81-year-old Canadian woman gets tattoo saying, 'Don't euthanize me'
Human Interest

81-year-old Canadian woman gets tattoo saying, ‘Don’t euthanize me’

abortion, euthanasia, assisted suicide

Canada officially legalized assisted suicide last summer, but not everyone was happy about it. While some praised the decision, others rightly pointed out that legalizing assisted suicide leads to the most vulnerable people in society — the poor, the ill, the elderly, the disabled, the mentally ill — being targeted for euthanasia.

One 81-year-old grandmother, feeling the fear created by the recent legalization, just underwent drastic measures to ensure that she is never a victim of euthanasia: she had it tattooed on her arm.

Christine Nagel lives in Calgary, and strongly opposed Bill C-14 — the law that made assisted suicide legal. Nagel is a devout Christian who spends time volunteering with hospice patients and people receiving palliative care, and she worried that she might one day be euthanized without her consent. She heard of a Dutch bishop who recommended his parishioners carry a card in their wallets regarding their wishes to avoid euthanasia, but Nagel was worried the card could get lost. So she walked into a tattoo parlor and had “Don’t euthanize me” tattooed directly on her skin.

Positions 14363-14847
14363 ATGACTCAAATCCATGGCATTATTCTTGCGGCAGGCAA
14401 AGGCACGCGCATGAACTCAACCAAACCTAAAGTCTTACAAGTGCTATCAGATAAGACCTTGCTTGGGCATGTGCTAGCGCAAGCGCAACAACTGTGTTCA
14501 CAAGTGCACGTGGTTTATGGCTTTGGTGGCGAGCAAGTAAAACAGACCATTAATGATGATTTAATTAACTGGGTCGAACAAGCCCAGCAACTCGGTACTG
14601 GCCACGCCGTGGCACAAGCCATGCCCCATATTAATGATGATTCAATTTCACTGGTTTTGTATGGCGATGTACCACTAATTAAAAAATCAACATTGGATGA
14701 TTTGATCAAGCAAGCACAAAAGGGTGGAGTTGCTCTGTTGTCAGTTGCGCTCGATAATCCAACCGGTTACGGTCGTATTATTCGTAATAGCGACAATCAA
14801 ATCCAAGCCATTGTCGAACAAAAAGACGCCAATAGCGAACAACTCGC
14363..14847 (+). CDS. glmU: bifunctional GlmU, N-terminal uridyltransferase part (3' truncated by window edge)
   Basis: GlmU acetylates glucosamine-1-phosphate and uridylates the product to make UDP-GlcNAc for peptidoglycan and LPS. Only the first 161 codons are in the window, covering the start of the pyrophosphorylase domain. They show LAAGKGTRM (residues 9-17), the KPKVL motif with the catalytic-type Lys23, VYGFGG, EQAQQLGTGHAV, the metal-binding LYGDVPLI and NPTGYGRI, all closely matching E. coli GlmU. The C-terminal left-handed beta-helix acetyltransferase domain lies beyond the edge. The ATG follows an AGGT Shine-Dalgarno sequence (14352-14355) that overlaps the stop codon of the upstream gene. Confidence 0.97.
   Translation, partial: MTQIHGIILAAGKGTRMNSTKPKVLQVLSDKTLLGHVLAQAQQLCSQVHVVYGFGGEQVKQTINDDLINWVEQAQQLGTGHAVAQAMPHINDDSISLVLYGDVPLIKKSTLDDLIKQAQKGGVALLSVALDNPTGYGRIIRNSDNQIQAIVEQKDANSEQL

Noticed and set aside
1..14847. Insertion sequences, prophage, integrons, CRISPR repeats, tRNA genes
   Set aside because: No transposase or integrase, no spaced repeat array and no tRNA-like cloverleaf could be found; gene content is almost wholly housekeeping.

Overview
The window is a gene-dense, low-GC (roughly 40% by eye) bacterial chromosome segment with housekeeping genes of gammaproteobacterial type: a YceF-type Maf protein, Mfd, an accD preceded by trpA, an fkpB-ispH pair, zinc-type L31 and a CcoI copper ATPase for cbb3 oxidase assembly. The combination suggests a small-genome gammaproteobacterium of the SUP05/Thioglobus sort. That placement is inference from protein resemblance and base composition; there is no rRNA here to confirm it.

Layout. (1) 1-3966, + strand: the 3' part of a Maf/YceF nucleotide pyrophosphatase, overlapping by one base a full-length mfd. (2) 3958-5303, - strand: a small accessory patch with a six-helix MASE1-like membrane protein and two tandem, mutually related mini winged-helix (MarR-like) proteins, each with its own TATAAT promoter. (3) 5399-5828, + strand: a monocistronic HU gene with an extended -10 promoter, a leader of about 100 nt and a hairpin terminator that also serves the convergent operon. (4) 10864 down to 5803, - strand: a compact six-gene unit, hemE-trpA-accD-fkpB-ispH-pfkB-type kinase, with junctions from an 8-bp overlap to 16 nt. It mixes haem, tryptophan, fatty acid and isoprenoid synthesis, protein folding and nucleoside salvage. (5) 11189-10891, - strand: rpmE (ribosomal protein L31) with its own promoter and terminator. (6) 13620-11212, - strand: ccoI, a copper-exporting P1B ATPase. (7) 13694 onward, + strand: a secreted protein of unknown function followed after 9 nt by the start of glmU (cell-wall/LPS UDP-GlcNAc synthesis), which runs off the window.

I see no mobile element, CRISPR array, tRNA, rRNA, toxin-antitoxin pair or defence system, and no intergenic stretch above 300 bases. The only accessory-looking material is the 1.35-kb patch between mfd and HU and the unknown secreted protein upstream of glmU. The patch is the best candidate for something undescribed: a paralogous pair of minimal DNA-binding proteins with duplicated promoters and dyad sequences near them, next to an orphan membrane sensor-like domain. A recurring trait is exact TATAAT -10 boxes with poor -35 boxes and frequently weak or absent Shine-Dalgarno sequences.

Nagel’s children say they respect her wishes. “She doesn’t want to be thrown away,” her daughter explained.

“All these old people are darned expensive to look after. And they’re cranky. And they’re messy. And you can’t help thinking, ‘This would be a really good solution,'” Nagel said. When it comes to the elderly, it’s easy for them to be pressured into euthanasia; they worry that they are a burden on their family members, that their illnesses will be too hard for their loved ones to endure, that it will be easier for everyone if they just go through with assisted suicide. Some laws allow insurance companies to only approve suicide drugs, while they reject actual treatment, leaving people destitute or without real options. People facing terminal illness also frequently struggle with depression, and if the depression is treated, then the desire for assisted suicide often goes away.

Worryingly, in Canada, a formal study is beginning to consider allowing “requests made by individuals with mental illness as their sole underlying condition.” Nagel has taken steps to protect herself, but there are millions more vulnerable people in Canada, Europe, and the United States who are in danger of being unjustly euthanized in the transparently misleading name of “dying with dignity.” We see this frequently in Europe, where people are euthanized for being autistic, victims of sexual abuse, anorexic, transgender, or even merely depressed and lonely.

Assisted suicide is never about helping the terminally ill end their suffering. It’s about killing the vulnerable, plain and simple. And it must be stopped.

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